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A photographic ringlight
Dione and rightlight next to Saturn


ring +‎ light


ringlight (countable and uncountable, plural ringlights)

  1. (photography) A light source in a ring or torus shape that prevents distinct shadows.
    • 1960, University of Michigan. Museum of Paleontology -, Contributions - Volumes 15-16, page 128:
      Figures 2 and 6 are of the same specimens but photographed with a ringlight.
    • 1980, David Brooks, Carl Shipman, Theodore DiSante, How to control & use photographic lighting, →ISBN, page 132:
      Until recently, ringlights have been chiefly associated with technical illustration, such as close-up photography in medicine and dentistry.
    • 1985, Eyes of Nikon: a comprehensive guide to Nikkor and Nikon series E lenses:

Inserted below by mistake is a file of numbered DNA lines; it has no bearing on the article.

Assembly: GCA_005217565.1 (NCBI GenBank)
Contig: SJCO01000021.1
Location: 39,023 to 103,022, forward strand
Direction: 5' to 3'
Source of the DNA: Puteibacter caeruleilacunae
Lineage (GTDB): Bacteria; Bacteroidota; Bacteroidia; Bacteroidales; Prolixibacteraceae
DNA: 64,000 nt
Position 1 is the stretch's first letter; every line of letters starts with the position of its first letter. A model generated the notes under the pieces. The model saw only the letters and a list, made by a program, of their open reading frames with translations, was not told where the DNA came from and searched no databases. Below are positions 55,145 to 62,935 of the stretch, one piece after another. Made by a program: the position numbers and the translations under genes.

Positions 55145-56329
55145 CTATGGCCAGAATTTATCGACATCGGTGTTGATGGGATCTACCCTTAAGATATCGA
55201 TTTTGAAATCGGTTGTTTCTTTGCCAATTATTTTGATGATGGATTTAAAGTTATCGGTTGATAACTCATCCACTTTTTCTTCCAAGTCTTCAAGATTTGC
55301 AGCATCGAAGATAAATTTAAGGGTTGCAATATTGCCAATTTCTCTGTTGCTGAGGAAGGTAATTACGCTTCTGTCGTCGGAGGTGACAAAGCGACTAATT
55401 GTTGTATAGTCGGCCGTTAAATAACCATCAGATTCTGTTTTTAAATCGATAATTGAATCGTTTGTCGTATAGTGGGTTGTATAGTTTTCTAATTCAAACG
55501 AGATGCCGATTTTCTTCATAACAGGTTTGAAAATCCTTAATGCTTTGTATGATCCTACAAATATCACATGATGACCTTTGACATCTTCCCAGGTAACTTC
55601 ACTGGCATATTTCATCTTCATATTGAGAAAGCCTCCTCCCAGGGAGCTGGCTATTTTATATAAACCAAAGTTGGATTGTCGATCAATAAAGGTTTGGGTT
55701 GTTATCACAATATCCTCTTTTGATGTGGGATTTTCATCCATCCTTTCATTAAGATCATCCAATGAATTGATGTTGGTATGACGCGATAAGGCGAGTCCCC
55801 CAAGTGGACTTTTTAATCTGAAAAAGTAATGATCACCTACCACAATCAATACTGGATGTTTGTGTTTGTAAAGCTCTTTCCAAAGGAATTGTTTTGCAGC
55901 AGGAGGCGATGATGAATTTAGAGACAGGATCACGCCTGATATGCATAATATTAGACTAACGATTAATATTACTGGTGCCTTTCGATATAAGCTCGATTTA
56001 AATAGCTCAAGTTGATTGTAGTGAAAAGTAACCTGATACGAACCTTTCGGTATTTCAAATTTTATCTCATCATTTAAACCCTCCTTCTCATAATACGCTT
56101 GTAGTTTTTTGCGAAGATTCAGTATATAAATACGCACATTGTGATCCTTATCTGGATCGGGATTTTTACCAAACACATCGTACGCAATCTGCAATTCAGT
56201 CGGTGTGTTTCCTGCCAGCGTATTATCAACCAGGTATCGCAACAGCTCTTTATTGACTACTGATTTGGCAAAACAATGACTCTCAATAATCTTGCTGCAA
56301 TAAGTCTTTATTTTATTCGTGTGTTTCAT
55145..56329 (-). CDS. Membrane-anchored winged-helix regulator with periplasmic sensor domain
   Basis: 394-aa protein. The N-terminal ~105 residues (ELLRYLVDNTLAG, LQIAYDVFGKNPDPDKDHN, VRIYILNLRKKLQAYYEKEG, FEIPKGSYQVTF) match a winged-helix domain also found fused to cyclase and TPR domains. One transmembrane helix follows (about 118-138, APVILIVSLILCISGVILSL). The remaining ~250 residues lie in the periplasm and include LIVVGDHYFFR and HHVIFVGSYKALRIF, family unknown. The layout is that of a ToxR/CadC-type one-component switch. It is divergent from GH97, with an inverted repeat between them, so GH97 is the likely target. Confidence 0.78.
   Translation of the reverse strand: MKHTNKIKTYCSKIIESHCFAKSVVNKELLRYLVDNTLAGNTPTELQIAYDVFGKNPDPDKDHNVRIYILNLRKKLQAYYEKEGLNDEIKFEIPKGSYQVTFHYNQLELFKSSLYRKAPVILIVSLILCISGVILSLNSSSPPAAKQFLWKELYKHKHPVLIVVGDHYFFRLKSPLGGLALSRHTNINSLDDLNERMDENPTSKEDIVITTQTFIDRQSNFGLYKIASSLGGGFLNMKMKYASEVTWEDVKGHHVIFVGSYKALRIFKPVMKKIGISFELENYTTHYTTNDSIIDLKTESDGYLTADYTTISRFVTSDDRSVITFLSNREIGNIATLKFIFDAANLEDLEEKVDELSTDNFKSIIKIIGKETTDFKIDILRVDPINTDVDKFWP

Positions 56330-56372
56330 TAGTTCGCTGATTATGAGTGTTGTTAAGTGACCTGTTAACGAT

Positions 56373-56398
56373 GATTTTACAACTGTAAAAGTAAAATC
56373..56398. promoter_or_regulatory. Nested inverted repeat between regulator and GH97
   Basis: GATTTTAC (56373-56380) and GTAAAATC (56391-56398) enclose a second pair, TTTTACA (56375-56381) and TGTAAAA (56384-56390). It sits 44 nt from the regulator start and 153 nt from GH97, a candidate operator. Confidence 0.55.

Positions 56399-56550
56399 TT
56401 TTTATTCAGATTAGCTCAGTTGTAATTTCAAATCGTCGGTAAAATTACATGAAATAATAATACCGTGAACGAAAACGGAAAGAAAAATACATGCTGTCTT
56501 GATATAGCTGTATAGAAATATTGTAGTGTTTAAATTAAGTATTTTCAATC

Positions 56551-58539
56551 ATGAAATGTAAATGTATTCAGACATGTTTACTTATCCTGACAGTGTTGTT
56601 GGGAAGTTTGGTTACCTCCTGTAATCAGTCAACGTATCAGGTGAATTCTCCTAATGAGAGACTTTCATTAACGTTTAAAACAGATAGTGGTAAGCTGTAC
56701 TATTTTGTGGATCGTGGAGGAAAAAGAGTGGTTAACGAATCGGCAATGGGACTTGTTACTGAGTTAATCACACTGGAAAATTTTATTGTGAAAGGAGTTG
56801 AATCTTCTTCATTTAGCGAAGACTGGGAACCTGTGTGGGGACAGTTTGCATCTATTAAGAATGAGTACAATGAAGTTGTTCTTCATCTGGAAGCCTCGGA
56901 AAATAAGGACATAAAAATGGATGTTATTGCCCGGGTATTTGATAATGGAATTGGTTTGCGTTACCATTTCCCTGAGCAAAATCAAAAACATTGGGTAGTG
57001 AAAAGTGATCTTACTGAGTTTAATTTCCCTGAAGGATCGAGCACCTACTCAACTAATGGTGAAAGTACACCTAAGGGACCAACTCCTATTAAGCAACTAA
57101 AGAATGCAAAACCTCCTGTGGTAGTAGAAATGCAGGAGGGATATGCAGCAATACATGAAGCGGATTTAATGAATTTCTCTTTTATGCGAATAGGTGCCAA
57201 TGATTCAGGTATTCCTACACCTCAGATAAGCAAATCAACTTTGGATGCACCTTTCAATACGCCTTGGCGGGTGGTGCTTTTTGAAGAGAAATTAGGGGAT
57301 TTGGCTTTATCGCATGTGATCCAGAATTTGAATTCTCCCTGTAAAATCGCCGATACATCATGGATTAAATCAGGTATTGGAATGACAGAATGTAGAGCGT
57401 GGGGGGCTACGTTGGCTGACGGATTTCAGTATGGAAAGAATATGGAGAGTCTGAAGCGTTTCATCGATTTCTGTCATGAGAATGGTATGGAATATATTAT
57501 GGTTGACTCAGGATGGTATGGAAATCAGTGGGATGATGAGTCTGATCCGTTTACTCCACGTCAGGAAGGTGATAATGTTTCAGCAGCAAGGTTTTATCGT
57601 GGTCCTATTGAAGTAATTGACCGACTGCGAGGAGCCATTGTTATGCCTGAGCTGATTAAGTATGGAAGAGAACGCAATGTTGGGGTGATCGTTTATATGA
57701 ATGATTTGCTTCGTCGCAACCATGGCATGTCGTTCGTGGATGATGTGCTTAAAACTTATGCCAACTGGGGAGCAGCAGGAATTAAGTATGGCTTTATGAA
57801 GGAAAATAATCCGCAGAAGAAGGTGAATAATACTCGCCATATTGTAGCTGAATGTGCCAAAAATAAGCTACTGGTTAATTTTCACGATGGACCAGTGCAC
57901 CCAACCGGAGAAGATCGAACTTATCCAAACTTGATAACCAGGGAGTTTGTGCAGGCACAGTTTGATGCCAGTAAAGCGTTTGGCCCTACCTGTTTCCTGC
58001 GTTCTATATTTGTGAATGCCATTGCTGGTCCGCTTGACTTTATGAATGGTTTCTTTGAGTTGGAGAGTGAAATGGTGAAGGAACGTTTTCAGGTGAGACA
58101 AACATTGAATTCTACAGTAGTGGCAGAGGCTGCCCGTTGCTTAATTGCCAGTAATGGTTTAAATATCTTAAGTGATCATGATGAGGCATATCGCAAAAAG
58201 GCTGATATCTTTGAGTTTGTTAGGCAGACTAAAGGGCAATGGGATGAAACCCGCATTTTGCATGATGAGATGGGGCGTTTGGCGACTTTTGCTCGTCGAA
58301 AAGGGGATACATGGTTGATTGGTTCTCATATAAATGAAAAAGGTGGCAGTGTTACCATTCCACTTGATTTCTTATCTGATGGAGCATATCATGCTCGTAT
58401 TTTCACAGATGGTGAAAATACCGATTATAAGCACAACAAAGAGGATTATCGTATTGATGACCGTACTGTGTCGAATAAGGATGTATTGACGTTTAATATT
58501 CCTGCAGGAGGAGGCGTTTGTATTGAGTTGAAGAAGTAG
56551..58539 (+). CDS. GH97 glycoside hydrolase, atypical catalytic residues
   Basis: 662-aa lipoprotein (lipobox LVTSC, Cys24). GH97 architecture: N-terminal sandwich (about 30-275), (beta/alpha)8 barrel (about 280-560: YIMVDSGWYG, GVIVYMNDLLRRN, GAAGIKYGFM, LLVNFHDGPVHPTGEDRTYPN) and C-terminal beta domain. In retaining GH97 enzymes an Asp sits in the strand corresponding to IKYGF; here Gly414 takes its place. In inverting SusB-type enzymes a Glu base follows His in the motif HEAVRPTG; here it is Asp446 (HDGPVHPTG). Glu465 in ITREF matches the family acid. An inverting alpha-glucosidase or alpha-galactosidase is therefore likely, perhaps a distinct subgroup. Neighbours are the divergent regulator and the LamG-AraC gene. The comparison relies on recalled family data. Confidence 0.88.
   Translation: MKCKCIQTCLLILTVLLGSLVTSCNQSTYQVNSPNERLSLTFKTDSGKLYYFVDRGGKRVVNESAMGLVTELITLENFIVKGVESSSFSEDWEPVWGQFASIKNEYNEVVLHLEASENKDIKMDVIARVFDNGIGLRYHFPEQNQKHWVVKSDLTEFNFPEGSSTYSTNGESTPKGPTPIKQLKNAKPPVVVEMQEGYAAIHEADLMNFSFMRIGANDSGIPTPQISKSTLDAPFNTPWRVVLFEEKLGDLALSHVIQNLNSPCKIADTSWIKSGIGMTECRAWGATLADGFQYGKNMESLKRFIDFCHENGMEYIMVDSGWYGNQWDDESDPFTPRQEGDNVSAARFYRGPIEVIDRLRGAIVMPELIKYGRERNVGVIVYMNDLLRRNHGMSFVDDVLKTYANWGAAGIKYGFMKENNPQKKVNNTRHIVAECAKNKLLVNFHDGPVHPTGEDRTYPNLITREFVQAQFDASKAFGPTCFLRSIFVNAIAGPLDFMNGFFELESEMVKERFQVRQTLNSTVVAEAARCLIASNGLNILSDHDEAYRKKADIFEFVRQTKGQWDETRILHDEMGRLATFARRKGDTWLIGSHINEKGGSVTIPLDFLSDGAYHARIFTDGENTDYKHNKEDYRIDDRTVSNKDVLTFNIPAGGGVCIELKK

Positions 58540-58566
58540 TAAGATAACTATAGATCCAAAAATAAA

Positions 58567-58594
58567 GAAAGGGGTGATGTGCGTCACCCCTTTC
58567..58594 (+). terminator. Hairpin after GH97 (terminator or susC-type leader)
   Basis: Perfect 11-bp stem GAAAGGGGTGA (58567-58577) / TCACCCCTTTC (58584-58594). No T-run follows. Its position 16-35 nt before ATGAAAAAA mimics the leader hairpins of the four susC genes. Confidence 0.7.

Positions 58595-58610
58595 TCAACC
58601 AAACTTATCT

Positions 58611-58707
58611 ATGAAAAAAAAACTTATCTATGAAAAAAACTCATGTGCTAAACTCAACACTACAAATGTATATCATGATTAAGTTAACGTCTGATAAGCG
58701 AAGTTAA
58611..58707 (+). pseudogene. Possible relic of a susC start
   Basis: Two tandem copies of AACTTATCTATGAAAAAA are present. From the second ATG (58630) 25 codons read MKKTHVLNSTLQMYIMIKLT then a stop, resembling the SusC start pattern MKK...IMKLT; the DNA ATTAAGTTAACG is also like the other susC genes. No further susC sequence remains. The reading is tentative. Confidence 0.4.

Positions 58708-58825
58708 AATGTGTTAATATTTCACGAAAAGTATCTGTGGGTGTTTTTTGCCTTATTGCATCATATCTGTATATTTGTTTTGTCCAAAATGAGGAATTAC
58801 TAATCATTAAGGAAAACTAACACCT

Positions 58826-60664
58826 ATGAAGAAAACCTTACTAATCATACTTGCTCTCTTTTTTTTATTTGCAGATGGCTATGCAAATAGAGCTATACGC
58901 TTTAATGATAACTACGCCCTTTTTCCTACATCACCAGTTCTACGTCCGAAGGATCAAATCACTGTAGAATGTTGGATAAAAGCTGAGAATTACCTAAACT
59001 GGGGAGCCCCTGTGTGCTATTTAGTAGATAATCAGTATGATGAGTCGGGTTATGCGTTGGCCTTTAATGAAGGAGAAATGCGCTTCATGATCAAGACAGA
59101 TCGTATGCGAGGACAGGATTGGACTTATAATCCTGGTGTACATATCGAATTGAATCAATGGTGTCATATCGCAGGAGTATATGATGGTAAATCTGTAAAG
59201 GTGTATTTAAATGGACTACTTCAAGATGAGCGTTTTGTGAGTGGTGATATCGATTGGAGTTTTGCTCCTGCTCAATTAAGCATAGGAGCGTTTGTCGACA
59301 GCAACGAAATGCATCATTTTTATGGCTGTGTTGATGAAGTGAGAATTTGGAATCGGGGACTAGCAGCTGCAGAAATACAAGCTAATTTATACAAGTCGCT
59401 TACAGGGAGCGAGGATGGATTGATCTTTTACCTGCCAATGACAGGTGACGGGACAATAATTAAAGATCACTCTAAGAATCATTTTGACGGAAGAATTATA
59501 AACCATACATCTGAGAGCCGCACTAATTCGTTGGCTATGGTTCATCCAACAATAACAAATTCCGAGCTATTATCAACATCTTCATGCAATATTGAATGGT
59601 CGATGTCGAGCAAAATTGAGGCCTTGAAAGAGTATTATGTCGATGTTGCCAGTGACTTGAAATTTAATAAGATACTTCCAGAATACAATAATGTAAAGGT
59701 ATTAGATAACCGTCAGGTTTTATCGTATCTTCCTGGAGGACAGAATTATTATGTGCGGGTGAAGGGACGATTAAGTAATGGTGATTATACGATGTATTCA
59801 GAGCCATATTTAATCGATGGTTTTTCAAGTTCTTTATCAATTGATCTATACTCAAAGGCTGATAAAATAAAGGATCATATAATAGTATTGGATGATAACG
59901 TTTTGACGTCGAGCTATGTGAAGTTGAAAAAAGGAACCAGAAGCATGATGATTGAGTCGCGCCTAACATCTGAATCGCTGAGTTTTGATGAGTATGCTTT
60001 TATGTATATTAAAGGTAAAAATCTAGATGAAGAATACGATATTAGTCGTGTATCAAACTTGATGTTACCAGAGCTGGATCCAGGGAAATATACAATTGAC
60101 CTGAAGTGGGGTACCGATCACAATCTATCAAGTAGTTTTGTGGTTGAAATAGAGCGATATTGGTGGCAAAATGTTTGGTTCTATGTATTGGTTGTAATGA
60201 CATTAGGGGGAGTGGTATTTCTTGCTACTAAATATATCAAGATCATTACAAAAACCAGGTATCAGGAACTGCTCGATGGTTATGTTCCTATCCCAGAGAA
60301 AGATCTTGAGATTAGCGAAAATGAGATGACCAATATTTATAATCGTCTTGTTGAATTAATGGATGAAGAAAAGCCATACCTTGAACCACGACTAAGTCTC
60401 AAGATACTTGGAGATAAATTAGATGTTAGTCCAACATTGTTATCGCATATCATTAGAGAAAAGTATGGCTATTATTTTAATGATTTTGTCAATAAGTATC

Built-in ringlight flash provides virtually shadowless, wraparound illumination for inaccessible or elusive subjects.
    • 2014, Master Lighting Guide for Portrait Photographers, →ISBN, page 151:
      One of the characteristics of ringlight, when used as the only source, is its shadow. Because the light expands equally in all directions, it also throws an even shadow.
    • 2014, Benny Migs, Alternative Portraiture, →ISBN, page 100:
      I had created a faux-ring light, and I was able to get a very cool ringlight effect for very little money.
  2. Synonym of ringshine
    • 1908, George Newnes, The Strand Magazine - Volume 36, page 298:
      The planet is illuminated by a superb ringlight, in addition to the radiance of various moons—for of the satellites there are several always above the horizon at the same moment.
    • 1983, John Varley, Titan, →ISBN, page 26:
      Gray striations became visible on the planetary surface, illuminated by ringlight.
    • 2016, Donald Suddaby, Prisoners of Saturn, →ISBN:
      The superbly designed hills already were taking on the blackness of coming night, several glaring in the ringlight as usual, those towards the horizon fading off into a jet obscurity.